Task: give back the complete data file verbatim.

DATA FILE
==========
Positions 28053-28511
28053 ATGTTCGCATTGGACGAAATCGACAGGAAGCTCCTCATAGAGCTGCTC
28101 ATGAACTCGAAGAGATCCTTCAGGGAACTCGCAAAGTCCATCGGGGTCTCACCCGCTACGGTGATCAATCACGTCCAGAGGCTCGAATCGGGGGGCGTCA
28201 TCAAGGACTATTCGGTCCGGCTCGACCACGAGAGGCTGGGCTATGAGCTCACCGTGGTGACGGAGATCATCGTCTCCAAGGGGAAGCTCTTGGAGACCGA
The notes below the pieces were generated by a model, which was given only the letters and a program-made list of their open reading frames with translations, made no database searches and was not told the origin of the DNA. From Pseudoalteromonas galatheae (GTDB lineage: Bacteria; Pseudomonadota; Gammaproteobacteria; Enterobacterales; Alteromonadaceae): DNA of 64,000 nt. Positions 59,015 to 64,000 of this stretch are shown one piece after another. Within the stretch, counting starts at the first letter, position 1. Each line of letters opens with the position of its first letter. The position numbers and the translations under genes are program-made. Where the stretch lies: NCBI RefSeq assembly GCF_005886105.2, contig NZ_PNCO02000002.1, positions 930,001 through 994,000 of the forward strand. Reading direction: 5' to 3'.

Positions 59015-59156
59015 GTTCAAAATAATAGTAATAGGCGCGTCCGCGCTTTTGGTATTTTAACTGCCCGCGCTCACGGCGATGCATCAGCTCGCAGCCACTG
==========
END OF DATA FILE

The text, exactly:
Positions 28053-28511
28053 ATGTTCGCATTGGACGAAATCGACAGGAAGCTCCTCATAGAGCTGCTC
28101 ATGAACTCGAAGAGATCCTTCAGGGAACTCGCAAAGTCCATCGGGGTCTCACCCGCTACGGTGATCAATCACGTCCAGAGGCTCGAATCGGGGGGCGTCA
28201 TCAAGGACTATTCGGTCCGGCTCGACCACGAGAGGCTGGGCTATGAGCTCACCGTGGTGACGGAGATCATCGTCTCCAAGGGGAAGCTCTTGGAGACCGA
The notes below the pieces were generated by a model, which was given only the letters and a program-made list of their open reading frames with translations, made no database searches and was not told the origin of the DNA. From Pseudoalteromonas galatheae (GTDB lineage: Bacteria; Pseudomonadota; Gammaproteobacteria; Enterobacterales; Alteromonadaceae): DNA of 64,000 nt. Positions 59,015 to 64,000 of this stretch are shown one piece after another. Within the stretch, counting starts at the first letter, position 1. Each line of letters opens with the position of its first letter. The position numbers and the translations under genes are program-made. Where the stretch lies: NCBI RefSeq assembly GCF_005886105.2, contig NZ_PNCO02000002.1, positions 930,001 through 994,000 of the forward strand. Reading direction: 5' to 3'.

Positions 59015-59156
59015 GTTCAAAATAATAGTAATAGGCGCGTCCGCGCTTTTGGTATTTTAACTGCCCGCGCTCACGGCGATGCATCAGCTCGCAGCCACTG